While working my through a box of pens recently I came across an dusty old ballpoint pen. Me, someone who resents ballpoint pens for what they have done to the fountain pen industry. The skills and craftsman of vintage fountain pen manufacture, artisans of amazing engineering, lost because of this upstart newcomer – the ballpoint pen.
What first caught my interest was this old, cheap looking, dusty old ballpoint.
The object of my distaste. Why I picked it up? I do not know. I played with it and noticed the button was stuck, the ink cartridge was dry. It needed fixing! I pulled it apart to see what was the problem. It was re-assembled by someone unfamiliar with engineering: the spring was upside down; the wrong cartridge was used; and the button needed adjustment. I had spare ink cartridges which with a little adjustment fitted perfectly. It didn’t take much but it was soon working.
It was then that I noticed the internal craftsmanship, the parts fitted neatly. This was all metal, no plastic parts, elegant, designed to last a long time.
It had a slim line, and not uncomfortable to use. The earlier ballpoints had class not like today’s mass-produced plastic injection-moulded, cheap, through-away pens. Know I finally knew the real competition to vintage fountain pens.
After a little cleaning I realised this was real gold, 18ct gold. A lot of research later and I finally found the history behind Baignol & Farjon and their French made ballpoint pens. This was a classy piece of work, like the advertisement above, I imagine a gentleman taking the pen from his pocket, proud of this symbol of social status, and using it to write his signature. This is a 1960’s status symbol, an object of desire.
“A vast movement of industrialisation characterises France in the nineteenth century. It is in this context that a new industry is born: the writing materials industry. In a rapidly changing world, this industry is experiencing rapid and significant growth, where written communication is one of the vectors of economic development.” translated from “L’aventure industrielle de l’entreprise, Baignol et Farjon” by Laurent Bigand, in “Review of the North” (1996) Issue 316 pp. 511-517.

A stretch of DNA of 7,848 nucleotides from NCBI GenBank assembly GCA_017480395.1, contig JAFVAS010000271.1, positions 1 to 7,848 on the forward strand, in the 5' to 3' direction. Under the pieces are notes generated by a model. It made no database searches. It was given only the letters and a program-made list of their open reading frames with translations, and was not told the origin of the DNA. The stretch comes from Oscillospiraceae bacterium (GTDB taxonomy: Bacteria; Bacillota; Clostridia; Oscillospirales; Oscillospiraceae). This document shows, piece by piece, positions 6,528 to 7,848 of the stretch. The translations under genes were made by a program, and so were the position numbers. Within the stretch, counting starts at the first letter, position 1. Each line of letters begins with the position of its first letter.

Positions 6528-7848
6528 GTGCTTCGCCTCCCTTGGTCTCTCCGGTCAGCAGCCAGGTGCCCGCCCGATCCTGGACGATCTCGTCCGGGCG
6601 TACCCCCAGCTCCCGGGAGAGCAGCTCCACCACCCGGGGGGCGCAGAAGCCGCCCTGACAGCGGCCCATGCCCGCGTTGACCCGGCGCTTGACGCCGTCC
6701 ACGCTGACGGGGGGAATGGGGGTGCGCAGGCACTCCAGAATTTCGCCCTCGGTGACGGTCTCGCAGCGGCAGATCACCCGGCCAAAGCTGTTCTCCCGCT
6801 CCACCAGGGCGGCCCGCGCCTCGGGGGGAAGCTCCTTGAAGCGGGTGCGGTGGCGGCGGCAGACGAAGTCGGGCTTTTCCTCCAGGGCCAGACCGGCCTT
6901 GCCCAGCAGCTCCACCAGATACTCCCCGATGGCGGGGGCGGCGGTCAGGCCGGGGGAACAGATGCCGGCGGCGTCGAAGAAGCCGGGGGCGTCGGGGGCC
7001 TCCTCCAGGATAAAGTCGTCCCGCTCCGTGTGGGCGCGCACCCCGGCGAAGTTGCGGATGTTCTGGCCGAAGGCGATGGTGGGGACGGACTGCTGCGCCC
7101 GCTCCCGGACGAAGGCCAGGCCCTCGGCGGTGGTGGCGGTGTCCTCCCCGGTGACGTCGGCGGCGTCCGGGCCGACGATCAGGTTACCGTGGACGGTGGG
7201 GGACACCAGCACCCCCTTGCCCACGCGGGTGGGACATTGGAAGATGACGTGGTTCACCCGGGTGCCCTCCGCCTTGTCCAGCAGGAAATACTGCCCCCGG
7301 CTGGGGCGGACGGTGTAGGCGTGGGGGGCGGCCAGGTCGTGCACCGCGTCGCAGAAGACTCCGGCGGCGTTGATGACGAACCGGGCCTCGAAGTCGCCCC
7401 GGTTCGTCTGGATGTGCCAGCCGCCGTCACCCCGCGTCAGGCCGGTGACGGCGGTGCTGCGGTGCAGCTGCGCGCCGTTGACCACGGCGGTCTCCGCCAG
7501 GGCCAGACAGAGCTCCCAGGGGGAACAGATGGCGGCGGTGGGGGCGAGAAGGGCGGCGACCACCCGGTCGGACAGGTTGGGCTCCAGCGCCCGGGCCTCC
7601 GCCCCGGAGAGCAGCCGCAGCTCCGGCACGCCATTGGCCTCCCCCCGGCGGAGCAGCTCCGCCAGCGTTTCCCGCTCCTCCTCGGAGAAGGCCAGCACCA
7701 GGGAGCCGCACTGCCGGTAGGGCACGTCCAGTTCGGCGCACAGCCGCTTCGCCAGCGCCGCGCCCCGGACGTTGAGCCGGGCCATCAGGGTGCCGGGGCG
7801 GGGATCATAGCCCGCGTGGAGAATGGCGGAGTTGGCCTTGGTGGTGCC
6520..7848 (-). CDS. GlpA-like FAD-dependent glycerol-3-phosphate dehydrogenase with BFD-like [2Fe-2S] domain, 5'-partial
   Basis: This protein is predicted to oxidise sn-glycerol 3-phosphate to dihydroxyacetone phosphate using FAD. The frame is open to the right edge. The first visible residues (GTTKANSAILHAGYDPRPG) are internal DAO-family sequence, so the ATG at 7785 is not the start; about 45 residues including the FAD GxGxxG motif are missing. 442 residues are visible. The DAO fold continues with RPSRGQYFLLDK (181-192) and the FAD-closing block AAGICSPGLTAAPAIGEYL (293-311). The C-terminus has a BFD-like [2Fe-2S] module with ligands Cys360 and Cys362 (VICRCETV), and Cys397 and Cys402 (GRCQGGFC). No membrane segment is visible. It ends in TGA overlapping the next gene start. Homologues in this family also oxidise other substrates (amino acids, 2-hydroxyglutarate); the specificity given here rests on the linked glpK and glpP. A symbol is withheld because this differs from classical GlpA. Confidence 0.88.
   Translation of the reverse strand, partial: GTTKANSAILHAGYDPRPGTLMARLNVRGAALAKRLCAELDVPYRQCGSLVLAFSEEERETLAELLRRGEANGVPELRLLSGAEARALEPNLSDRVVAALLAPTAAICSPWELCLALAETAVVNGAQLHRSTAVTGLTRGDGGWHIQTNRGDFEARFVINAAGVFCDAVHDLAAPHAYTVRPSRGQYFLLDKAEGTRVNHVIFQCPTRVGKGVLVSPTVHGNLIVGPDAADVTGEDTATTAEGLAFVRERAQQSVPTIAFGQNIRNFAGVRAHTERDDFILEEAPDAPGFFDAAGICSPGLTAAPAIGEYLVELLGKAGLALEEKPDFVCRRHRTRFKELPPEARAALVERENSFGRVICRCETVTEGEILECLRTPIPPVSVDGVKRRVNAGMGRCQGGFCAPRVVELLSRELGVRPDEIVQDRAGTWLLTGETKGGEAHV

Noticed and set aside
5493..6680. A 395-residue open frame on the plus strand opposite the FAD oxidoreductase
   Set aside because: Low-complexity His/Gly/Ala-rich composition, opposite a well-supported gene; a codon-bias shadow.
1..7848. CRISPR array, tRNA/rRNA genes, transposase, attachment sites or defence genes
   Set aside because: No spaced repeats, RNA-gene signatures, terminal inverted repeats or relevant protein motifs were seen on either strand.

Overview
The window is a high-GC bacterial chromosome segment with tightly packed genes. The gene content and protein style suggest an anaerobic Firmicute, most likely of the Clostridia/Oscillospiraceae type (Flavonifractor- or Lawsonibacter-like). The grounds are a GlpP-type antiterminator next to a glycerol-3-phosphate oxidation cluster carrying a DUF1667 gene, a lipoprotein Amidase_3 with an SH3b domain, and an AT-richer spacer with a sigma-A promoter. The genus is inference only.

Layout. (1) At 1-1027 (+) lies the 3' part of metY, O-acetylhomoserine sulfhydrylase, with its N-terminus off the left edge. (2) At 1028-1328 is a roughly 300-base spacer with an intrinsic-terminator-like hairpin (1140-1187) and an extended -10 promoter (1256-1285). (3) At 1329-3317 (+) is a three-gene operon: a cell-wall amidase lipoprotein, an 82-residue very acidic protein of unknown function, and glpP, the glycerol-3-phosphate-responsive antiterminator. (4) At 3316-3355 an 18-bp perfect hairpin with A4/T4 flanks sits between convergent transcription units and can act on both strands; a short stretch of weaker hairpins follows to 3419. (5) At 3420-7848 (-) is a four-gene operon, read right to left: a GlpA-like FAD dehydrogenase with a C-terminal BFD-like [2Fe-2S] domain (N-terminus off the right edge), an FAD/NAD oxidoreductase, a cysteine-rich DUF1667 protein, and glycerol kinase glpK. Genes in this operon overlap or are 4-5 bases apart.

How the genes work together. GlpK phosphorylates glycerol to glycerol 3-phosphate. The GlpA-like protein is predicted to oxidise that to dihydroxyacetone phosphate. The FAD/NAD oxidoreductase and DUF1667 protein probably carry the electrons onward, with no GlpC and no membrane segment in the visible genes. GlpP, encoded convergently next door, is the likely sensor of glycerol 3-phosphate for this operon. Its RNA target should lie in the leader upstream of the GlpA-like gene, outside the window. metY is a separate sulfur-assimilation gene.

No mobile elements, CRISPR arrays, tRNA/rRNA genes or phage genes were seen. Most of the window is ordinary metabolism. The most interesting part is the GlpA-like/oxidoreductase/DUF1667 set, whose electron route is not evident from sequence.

It describes the birth of the company “Lebeau aîné” in 1850 on the port site of Boulogne-sur-Mer manufacturing the new metal nibs for quills pens. François Lebeau enticed experienced British craftsman to relocate to France and copy the British made nibs. With his expertise, this family owned company continued to grow, benefitting from the high tariffs against British imports. Twenty-five years later having married his two daughters to Camille Baignol and Ferdinand Farjon, François steps down and passes the business to his two sons-in-law. In 1920, a pivotal date in the history of the company, the catalogue offers six types of products: the pen nib, the graphite pencil, the coloured pencil, the eraser, the penholder, and mechanical pencil. The company was on the right side of history, creating a niche of high quality writing instruments rising off the tide of technological advancements.
Have I finally been converted from vintage fountain pens to vintage ballpoints? No, but I can certainly appreciate a functional piece of art. I have never seen on of these Baignol & Farjon ballpoints, they are even relatively rare in France. This pen will hold a valuable place in both a collector of fountain pens and a collector of fine writing instruments.
I am not a collector and having done my bit, it is someone else’s turn. Having given this pen a new lease on life, benefitting from one of the latest ballpoint refills, it is now going up for sale. My hope is that it will go to someone who appreciate’s this example of Fine Art. I will be sad to see it go but unfortunately it does not fit in my collection of “everyday user” fountain pens.